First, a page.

Control Weeds Next Year … By Starting This Year

Control Weeds Next Year … By Starting This Year

There have always been two objectives to weed control. The first is obvious: keeping weeds from taking moisture and nutrients from this year’s cotton. The second is less obvious, but equally important: keeping weeds from going to seed and affecting next year’s crop.

A weedy field this year is more apparent and more immediate, but in this age of growing resistance to herbicides, it is increasingly important to control weeds and keep them from going to seed.


The situation is best exemplified in the Palmer amaranth species of pigweed that has developed resistance to glyphosate in some areas.

“Morningglory is our most common weed and it’s the driving force behind the use of ET at layby, but the resistant amaranth is the one we need to watch for,” says Dr. Stanley Culpepper, Georgia Extension agronomist. “Each resistant weed that makes it to harvest can shed thousands of seeds, and those seeds can stay in the soil for years.”

ET is a broad-spectrum herbicide from Nichino America.

Digging in the Dirt

There are herbicides that are still effective against resistant pigweed, but in some cases growers have resorted to digging up weeds by hand. “We have a little bit of that here,” says Howard Cross, a cotton grower in Pinehurst, GA. “We’ve had to go out and dig up a few glyphosate-resistant weeds by hand.”

Not everyone has to go that far, says Culpepper. His specific recommendations are available at www.gaweed.com, or at Georgia Extension offices.

Every weed has the potential to develop resistance, and within each species is enough genetic diversity to ensure that at least a percentage will be naturally resistant to a particular herbicide. If those weeds are allowed to survive, they can pass the resistance on to the next generation.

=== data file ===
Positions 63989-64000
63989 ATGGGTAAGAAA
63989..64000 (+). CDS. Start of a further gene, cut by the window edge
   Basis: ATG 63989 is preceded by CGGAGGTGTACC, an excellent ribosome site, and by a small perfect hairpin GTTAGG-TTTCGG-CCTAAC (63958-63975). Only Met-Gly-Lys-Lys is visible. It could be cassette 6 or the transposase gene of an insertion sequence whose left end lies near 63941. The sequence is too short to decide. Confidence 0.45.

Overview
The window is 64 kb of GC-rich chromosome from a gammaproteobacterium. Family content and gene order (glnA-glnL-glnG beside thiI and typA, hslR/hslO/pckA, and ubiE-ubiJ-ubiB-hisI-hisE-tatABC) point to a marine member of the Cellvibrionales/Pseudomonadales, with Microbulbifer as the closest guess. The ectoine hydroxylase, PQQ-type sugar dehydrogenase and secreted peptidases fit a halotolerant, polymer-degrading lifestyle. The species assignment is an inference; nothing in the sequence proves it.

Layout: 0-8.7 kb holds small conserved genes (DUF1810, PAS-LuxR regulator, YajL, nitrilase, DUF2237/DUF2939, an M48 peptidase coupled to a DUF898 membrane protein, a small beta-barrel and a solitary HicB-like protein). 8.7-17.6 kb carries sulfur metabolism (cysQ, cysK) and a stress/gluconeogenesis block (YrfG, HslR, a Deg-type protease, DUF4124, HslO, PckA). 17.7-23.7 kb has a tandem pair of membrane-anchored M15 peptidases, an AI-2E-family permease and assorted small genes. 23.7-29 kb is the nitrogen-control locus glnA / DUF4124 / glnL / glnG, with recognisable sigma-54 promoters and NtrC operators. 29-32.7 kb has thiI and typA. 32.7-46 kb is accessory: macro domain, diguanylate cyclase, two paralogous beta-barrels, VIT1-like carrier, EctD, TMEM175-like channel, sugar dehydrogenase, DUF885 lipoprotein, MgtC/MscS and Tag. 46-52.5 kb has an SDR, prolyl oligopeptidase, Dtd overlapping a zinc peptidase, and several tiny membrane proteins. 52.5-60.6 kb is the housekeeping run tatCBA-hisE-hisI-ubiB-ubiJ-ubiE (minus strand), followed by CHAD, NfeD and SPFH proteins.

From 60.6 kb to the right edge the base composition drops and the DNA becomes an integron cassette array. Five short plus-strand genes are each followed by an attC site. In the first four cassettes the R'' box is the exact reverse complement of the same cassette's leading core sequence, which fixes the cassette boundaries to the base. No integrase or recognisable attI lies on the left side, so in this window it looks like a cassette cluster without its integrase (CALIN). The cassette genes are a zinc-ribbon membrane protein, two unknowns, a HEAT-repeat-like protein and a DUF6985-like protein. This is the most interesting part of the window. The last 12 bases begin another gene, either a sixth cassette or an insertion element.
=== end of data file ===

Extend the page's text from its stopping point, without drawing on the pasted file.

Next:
Doing a solid job at burndown, including a second if-necessary burndown application, is the way to start an effective resistance management program. After that, it’s back to basics – using a residual herbicide at planting and a post-directed herbicide at layby.

ET Phone Home

ET at burndown, postemergence or at layby is an excellent tank-mix partner if a grower has bindweed, morningglory, lambsquarter or pigweed in his field, says Ricky Sloan, of Helena Chemical in Moultrie, GA. “ET does a good job on those weeds, plus it heats up the tank mix,” he says.

Sloan avoids Roundup altogether at layby and recommends 1 quart of MSMA, 0.5 to 0.75 ounces of ET per acre, and a quart of mentholated seed oil per 100 gallons of water. If growers want to add a residual herbicide, he recommends adding a quart of diuron per acre. Sloan says these tank-mixes combine the strengths of each herbicide, while avoiding overuse of glyphosate.

The goal is to have a clean field at harvest so that weeds don’t go to seed. Ideally, after layby the canopy will closes and weed seed cannot germinate. But in dry years, canopies may not close and late-season weeds can cause problems.

If that’s the case, then ET can again provide some options. “ET is also registered as a defoliant, so if I see any morningglory, I add ET to the tank mix,” says Cross. “It gives good defoliation, and it keeps the morningglories from going to seed.

Editor’s note: Some information for this story was provided by Nichino America.

Add 2 photos to captions:
Ricky Sloan
Palmer amaranth produces millions of seed.